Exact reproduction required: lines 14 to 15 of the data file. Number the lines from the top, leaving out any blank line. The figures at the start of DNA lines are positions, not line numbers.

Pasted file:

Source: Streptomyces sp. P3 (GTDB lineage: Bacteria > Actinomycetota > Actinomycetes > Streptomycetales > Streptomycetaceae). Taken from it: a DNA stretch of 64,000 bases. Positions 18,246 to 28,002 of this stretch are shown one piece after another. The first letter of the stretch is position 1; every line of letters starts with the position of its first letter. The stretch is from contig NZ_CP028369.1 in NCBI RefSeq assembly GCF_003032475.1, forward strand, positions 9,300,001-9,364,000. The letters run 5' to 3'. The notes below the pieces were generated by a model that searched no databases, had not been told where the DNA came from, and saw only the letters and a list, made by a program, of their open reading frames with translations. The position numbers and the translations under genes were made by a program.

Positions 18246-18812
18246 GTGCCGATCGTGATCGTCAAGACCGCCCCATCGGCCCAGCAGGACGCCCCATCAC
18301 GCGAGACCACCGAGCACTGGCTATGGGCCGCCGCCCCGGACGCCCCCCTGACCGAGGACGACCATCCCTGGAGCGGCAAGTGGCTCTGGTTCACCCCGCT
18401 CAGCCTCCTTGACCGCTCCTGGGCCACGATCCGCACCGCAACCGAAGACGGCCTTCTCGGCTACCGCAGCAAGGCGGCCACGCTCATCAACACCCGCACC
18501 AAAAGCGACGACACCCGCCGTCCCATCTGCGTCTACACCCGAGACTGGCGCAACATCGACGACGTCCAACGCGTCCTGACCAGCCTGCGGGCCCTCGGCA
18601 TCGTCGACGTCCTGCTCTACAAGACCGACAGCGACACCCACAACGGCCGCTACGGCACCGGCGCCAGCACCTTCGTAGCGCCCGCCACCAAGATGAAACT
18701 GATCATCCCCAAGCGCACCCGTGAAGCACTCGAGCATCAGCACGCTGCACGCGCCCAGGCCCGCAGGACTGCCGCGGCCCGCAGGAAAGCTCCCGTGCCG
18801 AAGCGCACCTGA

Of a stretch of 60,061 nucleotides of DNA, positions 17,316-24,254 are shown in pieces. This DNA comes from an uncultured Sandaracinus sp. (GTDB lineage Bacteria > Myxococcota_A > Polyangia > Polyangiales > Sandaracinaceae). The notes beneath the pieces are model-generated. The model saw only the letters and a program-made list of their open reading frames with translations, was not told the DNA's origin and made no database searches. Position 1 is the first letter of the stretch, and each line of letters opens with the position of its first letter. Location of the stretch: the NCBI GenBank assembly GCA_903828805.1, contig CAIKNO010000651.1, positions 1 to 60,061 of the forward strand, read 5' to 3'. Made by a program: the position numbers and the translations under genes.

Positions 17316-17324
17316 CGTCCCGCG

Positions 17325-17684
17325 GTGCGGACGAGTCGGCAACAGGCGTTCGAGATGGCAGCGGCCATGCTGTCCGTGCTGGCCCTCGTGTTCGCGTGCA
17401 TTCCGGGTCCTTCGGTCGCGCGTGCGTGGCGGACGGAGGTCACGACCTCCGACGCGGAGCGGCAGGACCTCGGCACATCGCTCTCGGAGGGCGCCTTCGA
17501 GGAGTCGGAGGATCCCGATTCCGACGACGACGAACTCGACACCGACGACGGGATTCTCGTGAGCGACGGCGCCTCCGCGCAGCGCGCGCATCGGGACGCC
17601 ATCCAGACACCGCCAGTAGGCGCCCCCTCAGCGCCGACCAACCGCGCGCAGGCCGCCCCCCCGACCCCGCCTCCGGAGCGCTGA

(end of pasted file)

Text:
17325 GTGCGGACGAGTCGGCAACAGGCGTTCGAGATGGCAGCGGCCATGCTGTCCGTGCTGGCCCTCGTGTTCGCGTGCA
17401 TTCCGGGTCCTTCGGTCGCGCGTGCGTGGCGGACGGAGGTCACGACCTCCGACGCGGAGCGGCAGGACCTCGGCACATCGCTCTCGGAGGGCGCCTTCGA